The Vatican’s Coup d’Etat and those who May Help Prevent It
Can the conservatives prove to be too strong for Pope Francis and his intention to ‘open’ the Church?
No one in recent times has been further from what he preaches than Pope Francis. While his predecessor, Pope Benedict was made fun of for his apparent resemblance to an ungodly creature, Francis has done something worse: He has used his position as the leader of the Vatican and the Catholic Church to rally his followers and supporters to open both institutions to so-called liberal ideas and ideals that are diametrically opposed to the faith he claims to be faithful to.
With his conduct, Francis has shocked both his supporters and opponents not only due to his public standing on religious and social issues, but also for the smooth way in which he uses populism to attract even the most skeptical people. Francis has adopted language proper of the most loyal socio-communist to lure desperate followers into supporting his globalist agenda.
If for many people, especially those inside the Catholic church, Francis has been discredited by his “do as I say, not as I do” modus operandi, for others, it is up to the Pope himself to vindicate his positions and to lead by example.
The XXXV Theology Congress organized by the John XXIII Association appreciates the sensitivity that Pope Francis has shown towards immigrants and refugees and their complaints against the lack of solidarity in Europe, so they have asked him, “for consistency,”. Theologians have asked the Pope to open the gates of the Vatican State to all refugees.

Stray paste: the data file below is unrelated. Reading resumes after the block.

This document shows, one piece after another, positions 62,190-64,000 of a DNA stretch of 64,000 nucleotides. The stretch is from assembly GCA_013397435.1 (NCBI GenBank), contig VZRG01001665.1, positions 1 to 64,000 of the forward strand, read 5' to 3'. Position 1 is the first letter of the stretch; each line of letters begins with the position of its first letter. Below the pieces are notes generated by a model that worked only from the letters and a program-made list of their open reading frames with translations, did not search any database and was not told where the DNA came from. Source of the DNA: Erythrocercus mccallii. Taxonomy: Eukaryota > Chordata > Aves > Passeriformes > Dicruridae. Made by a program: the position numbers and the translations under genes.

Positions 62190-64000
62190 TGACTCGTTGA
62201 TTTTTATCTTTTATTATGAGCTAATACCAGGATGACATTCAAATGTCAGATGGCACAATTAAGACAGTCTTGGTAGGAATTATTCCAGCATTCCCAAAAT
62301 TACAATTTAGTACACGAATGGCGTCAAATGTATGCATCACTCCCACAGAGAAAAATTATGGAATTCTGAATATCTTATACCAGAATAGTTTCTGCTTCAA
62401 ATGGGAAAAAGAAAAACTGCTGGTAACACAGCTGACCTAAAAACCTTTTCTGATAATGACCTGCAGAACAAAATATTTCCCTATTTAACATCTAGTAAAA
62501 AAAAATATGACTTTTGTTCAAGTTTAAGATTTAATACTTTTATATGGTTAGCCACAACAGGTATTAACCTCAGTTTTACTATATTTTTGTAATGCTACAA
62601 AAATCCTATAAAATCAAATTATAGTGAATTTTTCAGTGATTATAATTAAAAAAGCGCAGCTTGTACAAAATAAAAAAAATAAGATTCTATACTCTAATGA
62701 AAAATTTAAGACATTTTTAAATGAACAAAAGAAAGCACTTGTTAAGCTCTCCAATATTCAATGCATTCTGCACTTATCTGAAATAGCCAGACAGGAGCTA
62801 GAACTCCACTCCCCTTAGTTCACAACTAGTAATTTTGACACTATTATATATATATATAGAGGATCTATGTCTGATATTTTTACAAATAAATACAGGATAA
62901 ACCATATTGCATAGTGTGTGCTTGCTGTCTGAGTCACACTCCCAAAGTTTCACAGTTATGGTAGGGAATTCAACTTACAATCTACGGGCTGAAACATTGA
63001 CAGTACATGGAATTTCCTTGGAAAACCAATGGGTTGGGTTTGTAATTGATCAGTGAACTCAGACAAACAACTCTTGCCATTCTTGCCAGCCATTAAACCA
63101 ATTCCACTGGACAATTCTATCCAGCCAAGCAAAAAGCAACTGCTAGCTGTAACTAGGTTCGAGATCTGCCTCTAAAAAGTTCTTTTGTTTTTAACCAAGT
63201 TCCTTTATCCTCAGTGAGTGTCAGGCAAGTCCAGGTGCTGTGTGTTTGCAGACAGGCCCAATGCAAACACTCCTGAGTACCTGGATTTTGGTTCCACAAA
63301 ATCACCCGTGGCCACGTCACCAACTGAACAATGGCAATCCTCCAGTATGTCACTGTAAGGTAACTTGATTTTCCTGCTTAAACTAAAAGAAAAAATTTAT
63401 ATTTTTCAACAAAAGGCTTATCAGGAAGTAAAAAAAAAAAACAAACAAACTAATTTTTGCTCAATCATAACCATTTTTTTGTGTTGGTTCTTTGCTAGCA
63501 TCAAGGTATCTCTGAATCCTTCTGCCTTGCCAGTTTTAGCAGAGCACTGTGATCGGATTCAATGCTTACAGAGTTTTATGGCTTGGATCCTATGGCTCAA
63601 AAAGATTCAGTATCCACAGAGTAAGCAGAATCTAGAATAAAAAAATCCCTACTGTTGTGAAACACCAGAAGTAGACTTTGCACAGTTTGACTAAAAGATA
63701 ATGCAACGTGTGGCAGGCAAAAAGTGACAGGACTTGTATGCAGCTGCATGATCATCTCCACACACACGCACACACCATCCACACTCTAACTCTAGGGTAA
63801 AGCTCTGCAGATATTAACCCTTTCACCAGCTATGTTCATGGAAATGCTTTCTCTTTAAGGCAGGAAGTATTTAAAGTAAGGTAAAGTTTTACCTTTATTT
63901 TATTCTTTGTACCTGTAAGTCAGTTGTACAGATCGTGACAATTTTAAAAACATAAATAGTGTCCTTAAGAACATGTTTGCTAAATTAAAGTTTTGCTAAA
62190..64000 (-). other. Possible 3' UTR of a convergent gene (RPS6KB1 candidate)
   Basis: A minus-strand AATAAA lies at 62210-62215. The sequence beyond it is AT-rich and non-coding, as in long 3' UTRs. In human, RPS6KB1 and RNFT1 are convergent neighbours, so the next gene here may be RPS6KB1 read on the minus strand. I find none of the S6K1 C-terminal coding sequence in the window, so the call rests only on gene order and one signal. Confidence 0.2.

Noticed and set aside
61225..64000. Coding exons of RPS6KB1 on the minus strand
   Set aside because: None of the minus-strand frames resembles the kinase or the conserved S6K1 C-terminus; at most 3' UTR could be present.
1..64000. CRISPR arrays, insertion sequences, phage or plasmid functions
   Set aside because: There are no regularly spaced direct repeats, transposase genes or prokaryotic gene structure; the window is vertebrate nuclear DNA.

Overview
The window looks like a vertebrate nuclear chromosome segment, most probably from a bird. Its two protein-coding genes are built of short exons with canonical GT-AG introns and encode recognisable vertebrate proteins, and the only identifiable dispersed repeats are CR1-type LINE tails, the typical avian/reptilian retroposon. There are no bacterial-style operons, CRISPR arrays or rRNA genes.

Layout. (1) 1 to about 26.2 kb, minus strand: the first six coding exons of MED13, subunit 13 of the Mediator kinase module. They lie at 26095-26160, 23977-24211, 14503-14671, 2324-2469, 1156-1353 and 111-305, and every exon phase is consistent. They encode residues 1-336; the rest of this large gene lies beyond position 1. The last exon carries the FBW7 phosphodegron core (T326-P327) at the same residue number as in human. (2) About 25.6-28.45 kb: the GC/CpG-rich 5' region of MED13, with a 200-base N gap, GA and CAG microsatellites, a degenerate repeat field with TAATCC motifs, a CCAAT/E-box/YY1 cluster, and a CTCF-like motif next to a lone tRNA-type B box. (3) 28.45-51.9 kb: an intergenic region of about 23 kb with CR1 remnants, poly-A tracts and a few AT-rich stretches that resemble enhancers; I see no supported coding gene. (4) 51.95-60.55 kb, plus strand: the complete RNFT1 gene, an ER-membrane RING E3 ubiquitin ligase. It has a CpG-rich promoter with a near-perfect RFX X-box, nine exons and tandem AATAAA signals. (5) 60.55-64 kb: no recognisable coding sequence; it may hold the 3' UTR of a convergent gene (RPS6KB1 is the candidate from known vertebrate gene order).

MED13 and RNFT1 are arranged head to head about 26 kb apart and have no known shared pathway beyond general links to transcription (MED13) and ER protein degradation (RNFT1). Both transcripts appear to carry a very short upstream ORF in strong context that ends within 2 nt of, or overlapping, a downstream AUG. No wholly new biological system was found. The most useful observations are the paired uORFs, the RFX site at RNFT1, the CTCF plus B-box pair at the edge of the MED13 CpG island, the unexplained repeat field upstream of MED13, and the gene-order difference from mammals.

According to the association, only by opening the doors of the Vatican will the Pope give “credibility to his allegations.” This statement was one of the conclusions of the meeting held between from September 10-12, which was used to reflected about religions, violence and the ways of peace.
When Pope Francis visited Philadelphia on September 26 to head the World Meeting of Families, the conservatives of the Church were already there.
Cardinals Gerhard L. Müller and Antonio Maria Rouco had breakfast at the luxurious Marriott -more than 400 euros the night, in an attempt to show off themselves together in the United States a few days before the opening in Rome’s Synod of Bishops, a supposed warning to Jorge Mario Bergoglio for his attempt to open the Church to new family models that, from the conservative side, seems to have a strong and well-organized opposition.
On Saturday, just a day before the opening of the Synod on the Family, a very timely bombshell obscured the two events with which the Pope planned to address the 270 synod fathers -bishops, cardinals and religious leaders about his openness.
Polish prelate Charamsa Krzysztof, 43, declared to the four winds his homosexuality. He was photographed wearing the rigorous suit and with her boyfriend Edouard. In the same act he denounced “Vatican homophobia.” The most curious fact was that both Krzysztof and Archbishop Gerhard L, friend of Rouco, had been working theologians at the Congregation for the Doctrine of the Faith, the former Holy Office. Although apparently due to conflicting motives, both were benefited with the ‘bombshell’ exploding on the eve of the Synod.
The Polish prelate did not hide his intentions: “I wanted to say to the Synod that homosexual love is a family love, which needs the family. Everyone, even the gays, lesbians or transsexuals, carries in his heart a desire to love and familiarity.
Everyone has the right to love and that love should be protected by society, by the laws. But above all, it must be cared for by the Church,” said Krzysztof.
Cardinal Müller has made no statements, but the confession by Monsignor Charamsa has brought him two reasons for satisfaction.
First, it is clear that despite Francis’ message, the Vatican remains intransigent towards homosexuality.
Spokesman, Federico Lombardi, a reacted calling the confession of the Polish prelate as “very serious” and announcing his immediate dismissal from his job in the Congregation of the Doctrine of the Faith and the Pontifical Gregorian University.
Second, those who, like Müller and Rouco oppose any opening, have another argument on Bergoglio’s message of “Who am I to judge a gay?” That message helps open the door to public ‘sincerity’ never appreciated in the Vatican, where discretion was always considered better than virtue.